Project Description and Purpose
The Survey of Small Historical Societies, Libraries, and Museums for Hispanic Materials and Their Management is a National Endowment for the Humanities-funded project conducted by Recovering the US Hispanic Literary Heritage (Recovery).
The intent of this survey was to identify Hispanic materials in small and midsize institutions and to work collaboratively with the staff of those institutions to preserve and make accessible the documented history of the Hispanic/Latino communities. It was determined that the survey results would be published online and become the basis for a guide to Hispanic materials at small institutions.
Compiling the Data
Recovery researchers worked collaboratively to create a dataset which comprised institutions from the southwest including, Arizona, California, Colorado, New Mexico, and Texas. The database was intended to be published online, taking into account that the included information was openly available and therefore there were no ethical constraints.
The information that was gathered for each institution (if available) was: name, address, webpage, contact email, phone. If there was a specific contact person, then that information was also included.
Once the list dataset was compiled, the Recovery team sent the survey to each institution via email. Participation was voluntary, but due to the fact that it led to collaboration and support from the University of Houston and its experts in preserving, digitizing, and promoting the materials, there were follow-ups for those institutions that did not immediately respond, giving them the opportunity to become familiar with the benefits.
Interpretation of the Data and Workshop
The returned surveys were followed up by phone calls and emails for clarification and additional information. After careful consideration, the Recovery program and the University of Houston libraries invited selected directors, staff members or volunteers of the institutions that responded to the survey to a meeting in Houston to:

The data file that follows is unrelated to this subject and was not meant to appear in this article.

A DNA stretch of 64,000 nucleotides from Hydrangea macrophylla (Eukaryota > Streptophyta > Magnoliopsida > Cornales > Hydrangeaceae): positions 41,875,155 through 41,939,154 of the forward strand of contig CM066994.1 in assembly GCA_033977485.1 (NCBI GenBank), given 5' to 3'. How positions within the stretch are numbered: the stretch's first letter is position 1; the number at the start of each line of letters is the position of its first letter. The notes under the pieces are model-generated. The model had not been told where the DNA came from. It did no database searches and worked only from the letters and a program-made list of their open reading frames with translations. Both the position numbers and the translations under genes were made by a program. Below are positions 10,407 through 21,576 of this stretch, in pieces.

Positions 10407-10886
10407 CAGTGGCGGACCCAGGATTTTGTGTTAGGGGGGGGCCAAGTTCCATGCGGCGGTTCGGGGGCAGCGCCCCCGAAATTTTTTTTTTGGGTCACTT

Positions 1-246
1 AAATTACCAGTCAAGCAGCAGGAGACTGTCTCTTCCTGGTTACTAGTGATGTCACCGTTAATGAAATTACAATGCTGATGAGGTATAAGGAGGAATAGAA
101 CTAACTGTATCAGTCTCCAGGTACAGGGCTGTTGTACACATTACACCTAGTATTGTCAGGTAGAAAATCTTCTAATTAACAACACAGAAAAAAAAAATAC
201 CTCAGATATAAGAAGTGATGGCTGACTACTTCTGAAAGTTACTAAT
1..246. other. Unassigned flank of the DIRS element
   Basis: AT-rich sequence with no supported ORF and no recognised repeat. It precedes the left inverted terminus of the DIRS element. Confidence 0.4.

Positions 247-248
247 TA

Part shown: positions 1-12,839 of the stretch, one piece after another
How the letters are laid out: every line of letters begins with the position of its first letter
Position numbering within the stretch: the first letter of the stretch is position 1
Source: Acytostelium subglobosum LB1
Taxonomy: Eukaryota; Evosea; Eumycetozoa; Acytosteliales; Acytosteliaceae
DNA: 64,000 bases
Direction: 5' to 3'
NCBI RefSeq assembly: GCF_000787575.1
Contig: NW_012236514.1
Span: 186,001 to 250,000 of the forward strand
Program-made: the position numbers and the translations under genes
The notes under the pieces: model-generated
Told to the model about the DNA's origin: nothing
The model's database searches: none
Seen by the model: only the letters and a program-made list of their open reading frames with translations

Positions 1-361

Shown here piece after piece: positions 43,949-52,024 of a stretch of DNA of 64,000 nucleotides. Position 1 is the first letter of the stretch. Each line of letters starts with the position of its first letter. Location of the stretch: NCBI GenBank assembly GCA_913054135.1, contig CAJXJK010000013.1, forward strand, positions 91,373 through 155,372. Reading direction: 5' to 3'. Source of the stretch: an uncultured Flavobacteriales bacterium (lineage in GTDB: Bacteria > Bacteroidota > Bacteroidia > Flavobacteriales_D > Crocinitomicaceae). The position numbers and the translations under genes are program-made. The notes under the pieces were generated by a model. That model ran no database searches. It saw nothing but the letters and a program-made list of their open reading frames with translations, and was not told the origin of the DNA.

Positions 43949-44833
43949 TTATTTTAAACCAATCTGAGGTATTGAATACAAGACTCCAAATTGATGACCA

1) review and interpret the findings of the survey
2) interpret the guide and its potential use
3) have a panel of UH library experts deal with specific issues that arose during the survey
4) offer a brief for the University of Houston Libraries professionals to offer consultations to help the small institutions stabilize their collections and upgrade their preservation techniques and accessibility
Overall, the leadership of University of Houston Libraries’ and Recovery offered training, support and material resources to these small institutions so that they could improve their preservation techniques, make their collections more accessible, including marketing to networks of scholars researching both English and Spanish language materials.
Creation of the Digital Map
In addition to publishing the raw data for the use of the public, Recovery’s digital humanists utilized the data gathered over the course of the project to create an interactive map that visualized the findings of the investigation. The map visualization on this site was created using Leaflet, with the Google Sheets template created by Ilya Ilyankou and Jack Dougherty, included in the book Data Visualization for All(https://datavizforall.org/). Coordinates were automatically generated using Google geocoder using the city and state address for each institutions.
For those organizations that only listed PO boxes, the coordinates for the nearest US postal office in the listed zip code was used. For organizations with no addresses/no physical building, what was used was the coordinates for the center of the area (for example: the capital for a state historical society, the central point of a geographic region for organizations dedicated to specific city/state areas, such as Southwest New Mexico or East LA).
The map was categorized in two modes. The first categorization is that of institutions that responded to the survey, identifiable by blue nodes that indicate the geographical location. The information that can be found for institutions that fall under this category is: the direct web link, institution type, city, state, physical address, Latino materials, and collection themes. The second category includes those institutions that were researched throughout the process of the project but did not respond to the survey, distinguishable by orange nodes. For these institutions the map provides the website, type of institution, city, state, and physical address.